Rather than focusing their efforts on lowering the cost of current solar technology, they have chosen to invest in the search for new solutions that could win the race against coal. In addition to hiring three new technology specialists for their R&D department, they’ve looked into grid power management strategies as well. Their PowerMeter Software coupled with their investment in various energy firms are further proof that Google is looking beyond ad-space to support their ever-growing company. In light of their $168 million dollar investment in the world’s largest solar tower in the Mojave Desert, it’s clear that Google’s sunny disposition towards renewables is here to stay.

Inhabitat (http://inhabitat.com/google-ups-research-development-to-make-solar-cheaper-than-coal/)

nondual
06-13-2011, 02:52 PM
June 13, 2011
New Superstrate Material Enables Flexible, Lightweight and Efficient Thin Film Solar Modules (http://www.zeitnews.org/energy-and-fuels-research/new-superstrate-material-enables-flexible-lightweight-and-efficient-thin-film-solar-modules.html)

Energy and Fuels Research

http://www.zeitnews.org/images/stories/storypics/Energy/110609084806.jpg

DuPont™ Kapton® colorless polyimide film, a new material currently in development for use as a flexible superstrate for cadmium telluride (CdTe) thin film photovoltaic (PV) modules, has enabled a new world record for energy conversion efficiency. A team at Empa, the Swiss Federal Laboratories for Materials Science and Technology, has demonstrated a conversion efficiency of 13.8 percent using the new colorless film, leapfrogging their previous record of 12.6 percent and nearing that of glass. Because Kapton® film is over 100 times thinner and 200 times lighter than glass typically used for PV,…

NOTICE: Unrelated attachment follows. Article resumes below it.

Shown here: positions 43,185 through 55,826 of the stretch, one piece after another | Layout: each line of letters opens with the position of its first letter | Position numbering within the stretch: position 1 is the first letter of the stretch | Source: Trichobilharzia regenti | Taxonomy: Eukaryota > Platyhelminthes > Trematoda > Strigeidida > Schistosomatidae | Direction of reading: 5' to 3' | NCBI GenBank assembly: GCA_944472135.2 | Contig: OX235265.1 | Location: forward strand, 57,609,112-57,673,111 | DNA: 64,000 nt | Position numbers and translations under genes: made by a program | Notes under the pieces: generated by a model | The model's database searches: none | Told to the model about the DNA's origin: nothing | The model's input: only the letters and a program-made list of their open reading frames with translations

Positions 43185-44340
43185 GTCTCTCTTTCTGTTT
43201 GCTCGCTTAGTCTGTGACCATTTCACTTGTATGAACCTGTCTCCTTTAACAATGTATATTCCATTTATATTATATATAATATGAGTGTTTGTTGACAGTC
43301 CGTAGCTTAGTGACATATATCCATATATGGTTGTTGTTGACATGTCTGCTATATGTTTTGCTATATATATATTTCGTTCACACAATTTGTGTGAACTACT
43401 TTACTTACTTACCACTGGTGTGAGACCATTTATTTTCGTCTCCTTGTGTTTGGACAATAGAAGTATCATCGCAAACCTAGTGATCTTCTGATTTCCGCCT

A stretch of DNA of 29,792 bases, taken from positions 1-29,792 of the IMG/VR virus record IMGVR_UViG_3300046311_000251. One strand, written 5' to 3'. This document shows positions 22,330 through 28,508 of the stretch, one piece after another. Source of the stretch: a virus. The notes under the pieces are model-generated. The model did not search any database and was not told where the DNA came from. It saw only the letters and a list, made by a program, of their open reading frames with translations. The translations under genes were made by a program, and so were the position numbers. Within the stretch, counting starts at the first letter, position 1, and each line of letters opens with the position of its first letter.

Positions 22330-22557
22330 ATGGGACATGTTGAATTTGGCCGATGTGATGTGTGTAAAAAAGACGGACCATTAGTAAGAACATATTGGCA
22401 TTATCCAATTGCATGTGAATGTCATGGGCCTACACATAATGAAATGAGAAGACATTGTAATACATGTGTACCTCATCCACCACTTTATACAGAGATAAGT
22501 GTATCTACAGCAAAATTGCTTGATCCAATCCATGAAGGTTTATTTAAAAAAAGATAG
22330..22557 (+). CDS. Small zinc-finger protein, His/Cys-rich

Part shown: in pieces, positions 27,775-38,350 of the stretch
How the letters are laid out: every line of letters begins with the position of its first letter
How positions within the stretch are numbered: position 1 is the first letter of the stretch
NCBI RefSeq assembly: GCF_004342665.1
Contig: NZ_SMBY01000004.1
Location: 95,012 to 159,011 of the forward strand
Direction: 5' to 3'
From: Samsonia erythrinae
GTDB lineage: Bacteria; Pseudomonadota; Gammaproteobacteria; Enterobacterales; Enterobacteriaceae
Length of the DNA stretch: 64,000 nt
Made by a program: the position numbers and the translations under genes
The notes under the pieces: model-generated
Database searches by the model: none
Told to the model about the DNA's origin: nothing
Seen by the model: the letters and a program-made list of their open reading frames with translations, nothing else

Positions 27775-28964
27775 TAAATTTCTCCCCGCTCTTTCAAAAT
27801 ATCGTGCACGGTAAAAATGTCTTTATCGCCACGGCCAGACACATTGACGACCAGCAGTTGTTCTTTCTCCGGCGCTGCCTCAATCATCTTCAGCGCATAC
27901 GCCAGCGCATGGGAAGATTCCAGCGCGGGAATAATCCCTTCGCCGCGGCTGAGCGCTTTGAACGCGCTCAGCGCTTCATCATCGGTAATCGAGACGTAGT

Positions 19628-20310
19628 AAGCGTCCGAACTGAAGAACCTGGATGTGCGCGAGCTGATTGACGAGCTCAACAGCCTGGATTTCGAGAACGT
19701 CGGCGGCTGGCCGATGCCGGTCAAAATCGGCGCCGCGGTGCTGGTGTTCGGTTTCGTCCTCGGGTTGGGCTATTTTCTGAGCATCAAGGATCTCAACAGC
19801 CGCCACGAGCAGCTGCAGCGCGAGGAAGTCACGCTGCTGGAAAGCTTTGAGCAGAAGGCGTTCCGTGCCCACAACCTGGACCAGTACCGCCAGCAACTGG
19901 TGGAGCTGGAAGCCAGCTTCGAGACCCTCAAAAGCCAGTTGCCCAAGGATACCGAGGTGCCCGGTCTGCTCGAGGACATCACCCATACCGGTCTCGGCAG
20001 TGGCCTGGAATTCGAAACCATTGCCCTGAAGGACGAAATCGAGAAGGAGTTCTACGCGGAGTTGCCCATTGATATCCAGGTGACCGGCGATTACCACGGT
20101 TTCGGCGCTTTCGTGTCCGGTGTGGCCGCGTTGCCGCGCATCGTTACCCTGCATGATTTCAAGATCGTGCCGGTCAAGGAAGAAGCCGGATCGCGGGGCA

nondual
06-14-2011, 11:44 AM
Enfinity’s Beautiful Les Mées Solar Plants Are Capable of Powering 9,000 Homes (http://www.zeitnews.org/energy/helen-morgan-enfinitys-beautiful-les-mees-solar-plants-are-capable-of-powering-9000-homes.html)

http://www.zeitnews.org/images/stories/storypics/Energy/enfinity-solar-farm-in-les-mees-france-2.jpg

Energy company Enfinity opened two beautiful new photovoltaic farms in Le Mées, France last month, proving that solar power can be an aesthetically-pleasing form of renewable energy. These enormous energy landscapes occupy over 80 acres of land and are capable of generating enough carbon-free electricity to power 9000 homes.

Enfinity‘s new solar farms span the lengths of the rolling French hills, while grass surrounds the panels, encouraging sheep to graze freely. Designed with the future in mind, the panels were installed without laying concrete foundations, so after two decades have passed and the solar panels are removed, a huge expanse of healthy grassland will remain.

Inhabitat (http://inhabitat.com/enfinitys-beautiful-les-mees-solar-plants-are-capable-of-powering-9000-homes/)

nondual
06-22-2011, 06:28 PM
Stanford team devises a better solar-powered water splitter (http://www.zeitnews.org/applied-sciences/stanford-team-devises-a-better-solar-powered-water-splitter.html)

http://www.zeitnews.org/images/stories/electrolyse.jpg

The process of splitting water into pure oxygen and clean-burning hydrogen fuel has long been the Holy Grail for clean-energy advocates as a method of large-scale energy storage, but the idea faces technical challenges. Stanford researchers may have solved one of the most important ones.